Violist SHARON WEI has appeared as soloist with the San Francisco Chamber Orchestra, Stratford Civic Orchestra, Orchestra of Southern Utah, Connecticut Valley Chamber Orchestra, and Palo Alto Chamber Orchestra. She has been guest principal violist of the Cincinnati Symphony and the Canadian Opera Company. She is guest principal violist of Ensemble Matheus in Paris under Jean Christophe Spinosi, and is the co-founder of the award-winning Ensemble Made in Canada. As a recitalist, she has performed throughout North America and Europe, and at the Ravinia, Banff, Sarasota, Prussia Cove, Toronto Summer Music, Tuckamore, Agassiz, Summer Solstice, Festival of the Sound, Ottawa’s Chamberfest, and Verbier Festival in Switzerland. She twice toured France with violinist Joseph Silverstein and pianist Claude Frank. An avid fan of chamber music, she has performed with James Levine, Lynn Harrell, Gary Hoffman, Lawrence Lesser, Peter Frankl, Lara St John, Jonathan Crow, Mark Fewer, Joel Quarrington, James Campbell, James Sommerville and the St Lawrence String Quartet. Ms. Wei has served on the faculties of Yale and Stanford Universities and is currently assistant professor of viola at Western Ontario in Canada.

Cellist THOMAS WIEBE is well-known as a soloist and chamber musician. He has performed on numerous occasions as a guest artist with the Kitchener-Waterloo Symphony Orchestra and Orchestra London Canada. He has also been heard as soloist with the Juilliard Orchestra at Lincoln Center in New York, and with the Winnipeg Symphony Orchestra. He has recorded for the CBC, Centrediscs, Doremi and Bowl labels. Thomas Wiebe is also cellist with the Duke Trio, along with violinist Mark Fewer and pianist Peter Longworth. Besides his performances with the Duke Trio, he plays regularly with Toronto’s Art of Time Ensemble, and with other leading chamber musicians. Mr. Wiebe studied cello in his native Winnipeg with the late Julie Banton. He also studied at the Eastman School of Music with Robert Sylvester, and with Aldo Parisot at Yale and Juilliard. He holds a Doctor of Musical Arts Degree from Yale. Thomas Wiebe is Associate Professor of Violoncello at the Don Wright Faculty of Music at Western University in London, Ontario, Canada. He is also on the faculty of the Domaine Forget Summer Music Academy in Quebec.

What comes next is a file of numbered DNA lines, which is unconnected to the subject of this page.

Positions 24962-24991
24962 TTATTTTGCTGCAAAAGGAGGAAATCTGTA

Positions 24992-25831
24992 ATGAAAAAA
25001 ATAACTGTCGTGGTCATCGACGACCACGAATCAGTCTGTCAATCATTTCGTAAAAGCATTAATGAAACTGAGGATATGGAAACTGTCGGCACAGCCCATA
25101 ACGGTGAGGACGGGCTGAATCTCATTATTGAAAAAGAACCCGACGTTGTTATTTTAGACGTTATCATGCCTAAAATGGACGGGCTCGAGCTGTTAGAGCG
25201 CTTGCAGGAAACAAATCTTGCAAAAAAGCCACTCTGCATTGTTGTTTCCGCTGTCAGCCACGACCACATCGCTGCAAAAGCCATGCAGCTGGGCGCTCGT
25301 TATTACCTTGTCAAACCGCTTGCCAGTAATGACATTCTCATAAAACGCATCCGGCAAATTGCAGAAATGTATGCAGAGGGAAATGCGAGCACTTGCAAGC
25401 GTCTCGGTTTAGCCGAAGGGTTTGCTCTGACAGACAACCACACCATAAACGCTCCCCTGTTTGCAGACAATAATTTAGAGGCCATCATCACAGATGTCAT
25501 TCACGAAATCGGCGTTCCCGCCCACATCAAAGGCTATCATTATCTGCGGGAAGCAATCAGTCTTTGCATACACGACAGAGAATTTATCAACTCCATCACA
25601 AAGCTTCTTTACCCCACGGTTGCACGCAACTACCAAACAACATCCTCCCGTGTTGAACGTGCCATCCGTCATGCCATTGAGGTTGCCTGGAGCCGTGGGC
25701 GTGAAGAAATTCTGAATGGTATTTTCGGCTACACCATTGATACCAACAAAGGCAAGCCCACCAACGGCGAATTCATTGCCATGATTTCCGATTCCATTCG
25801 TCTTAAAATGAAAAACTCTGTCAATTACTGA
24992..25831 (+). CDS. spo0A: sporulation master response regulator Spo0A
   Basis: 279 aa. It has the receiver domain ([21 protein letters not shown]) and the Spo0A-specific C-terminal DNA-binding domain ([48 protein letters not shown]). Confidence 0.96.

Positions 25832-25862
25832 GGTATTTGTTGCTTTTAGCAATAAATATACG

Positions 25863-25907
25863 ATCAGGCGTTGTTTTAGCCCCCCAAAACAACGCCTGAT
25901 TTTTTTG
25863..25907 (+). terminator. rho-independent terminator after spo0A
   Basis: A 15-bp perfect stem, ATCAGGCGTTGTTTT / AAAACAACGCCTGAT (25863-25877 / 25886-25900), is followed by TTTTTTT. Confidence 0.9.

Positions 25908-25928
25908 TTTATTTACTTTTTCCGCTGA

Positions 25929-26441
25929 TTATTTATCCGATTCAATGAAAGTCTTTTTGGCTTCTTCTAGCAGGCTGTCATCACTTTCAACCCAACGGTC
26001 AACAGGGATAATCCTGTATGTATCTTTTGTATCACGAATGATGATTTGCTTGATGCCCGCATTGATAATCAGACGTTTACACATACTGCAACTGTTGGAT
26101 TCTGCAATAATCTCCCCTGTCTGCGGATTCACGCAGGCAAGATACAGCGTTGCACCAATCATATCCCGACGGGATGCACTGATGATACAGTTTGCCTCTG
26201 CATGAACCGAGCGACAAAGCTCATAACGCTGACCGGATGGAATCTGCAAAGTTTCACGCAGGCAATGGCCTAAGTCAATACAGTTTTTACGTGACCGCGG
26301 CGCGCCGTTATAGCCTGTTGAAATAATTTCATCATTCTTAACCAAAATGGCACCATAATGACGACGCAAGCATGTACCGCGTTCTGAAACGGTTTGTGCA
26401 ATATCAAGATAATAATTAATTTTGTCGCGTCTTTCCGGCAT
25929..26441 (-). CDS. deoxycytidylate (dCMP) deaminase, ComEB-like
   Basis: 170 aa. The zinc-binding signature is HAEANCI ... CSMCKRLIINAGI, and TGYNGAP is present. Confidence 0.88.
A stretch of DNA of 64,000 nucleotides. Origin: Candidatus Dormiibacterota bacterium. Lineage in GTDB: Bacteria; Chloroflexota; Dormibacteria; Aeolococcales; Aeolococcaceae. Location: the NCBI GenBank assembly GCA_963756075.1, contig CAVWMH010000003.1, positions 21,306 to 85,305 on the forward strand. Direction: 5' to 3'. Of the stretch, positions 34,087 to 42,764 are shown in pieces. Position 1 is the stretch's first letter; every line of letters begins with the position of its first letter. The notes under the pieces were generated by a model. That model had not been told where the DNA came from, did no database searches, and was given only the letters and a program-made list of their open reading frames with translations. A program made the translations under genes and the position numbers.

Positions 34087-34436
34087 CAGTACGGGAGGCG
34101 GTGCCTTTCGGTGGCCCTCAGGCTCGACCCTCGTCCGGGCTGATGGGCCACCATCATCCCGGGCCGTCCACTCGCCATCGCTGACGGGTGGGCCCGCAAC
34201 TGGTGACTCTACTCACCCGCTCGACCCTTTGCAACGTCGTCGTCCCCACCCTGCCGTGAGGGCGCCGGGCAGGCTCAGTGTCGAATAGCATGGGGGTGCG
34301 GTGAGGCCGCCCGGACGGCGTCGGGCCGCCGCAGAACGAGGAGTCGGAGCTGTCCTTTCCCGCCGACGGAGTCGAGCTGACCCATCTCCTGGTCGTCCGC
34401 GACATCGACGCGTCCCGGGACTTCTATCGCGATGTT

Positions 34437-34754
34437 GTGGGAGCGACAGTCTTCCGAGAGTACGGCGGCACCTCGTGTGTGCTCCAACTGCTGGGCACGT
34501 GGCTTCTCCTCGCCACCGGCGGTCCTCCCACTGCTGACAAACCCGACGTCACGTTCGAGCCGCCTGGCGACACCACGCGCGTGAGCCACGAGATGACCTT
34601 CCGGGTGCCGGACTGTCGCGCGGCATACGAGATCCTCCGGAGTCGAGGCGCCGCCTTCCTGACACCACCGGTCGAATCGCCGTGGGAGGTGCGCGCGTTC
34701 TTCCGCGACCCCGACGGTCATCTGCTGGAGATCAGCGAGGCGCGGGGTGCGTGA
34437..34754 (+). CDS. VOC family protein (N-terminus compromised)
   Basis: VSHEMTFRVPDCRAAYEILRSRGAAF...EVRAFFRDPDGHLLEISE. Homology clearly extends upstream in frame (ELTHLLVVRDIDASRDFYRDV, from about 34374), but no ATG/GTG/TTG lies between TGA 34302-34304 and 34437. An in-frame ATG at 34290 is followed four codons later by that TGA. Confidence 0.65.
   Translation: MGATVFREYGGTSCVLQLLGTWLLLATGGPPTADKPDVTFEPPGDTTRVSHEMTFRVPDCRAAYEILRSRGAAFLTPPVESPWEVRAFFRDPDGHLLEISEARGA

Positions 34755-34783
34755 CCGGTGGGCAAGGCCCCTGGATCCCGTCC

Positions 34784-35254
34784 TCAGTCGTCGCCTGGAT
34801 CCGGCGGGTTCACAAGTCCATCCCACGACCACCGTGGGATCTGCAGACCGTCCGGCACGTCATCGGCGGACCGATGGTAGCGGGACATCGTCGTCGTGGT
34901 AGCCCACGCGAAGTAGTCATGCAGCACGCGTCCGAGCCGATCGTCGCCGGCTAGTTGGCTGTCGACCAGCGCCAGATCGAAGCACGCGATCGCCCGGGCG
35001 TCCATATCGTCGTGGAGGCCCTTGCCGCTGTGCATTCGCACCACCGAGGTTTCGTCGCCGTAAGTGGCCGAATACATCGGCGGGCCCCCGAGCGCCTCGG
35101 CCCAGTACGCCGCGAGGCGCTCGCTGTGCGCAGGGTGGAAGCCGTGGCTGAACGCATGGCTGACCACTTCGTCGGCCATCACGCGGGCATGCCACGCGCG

GLENN STANLEY, Professor of Music at the University of Connecticut, specializes in the music of the classic and romantic periods in Germany and Austria. He received his Ph.D. at Columbia University and taught at Columbia University and McGill University before coming to the University of Connecticut. He has published extensively in American, British, and German journals and books, with special emphasis on Beethoven, and has written extensively on Mozart, Schubert, Mendelssohn, and Wagner. He also writes on questions of aesthetics, methodology, and music criticism and contributed three articles to the revised New Grove Dictionary of Music and Musicians in these areas. Dr. Stanley edited volumes 3 and 7 of Beethoven Forum and edited and contributed to The Cambridge Companion to Beethoven. He was the book-review editor for 19th-Century Music and a member of the editorial boards of Beethoven Forum and the Journal of the American Musicological Society. From 2008 until 2013 he was editor of the College Music Symposium. Recent publications include studies of the Fifth Symphony and Fidelio reception and performance history for the Beethovenhandbuch.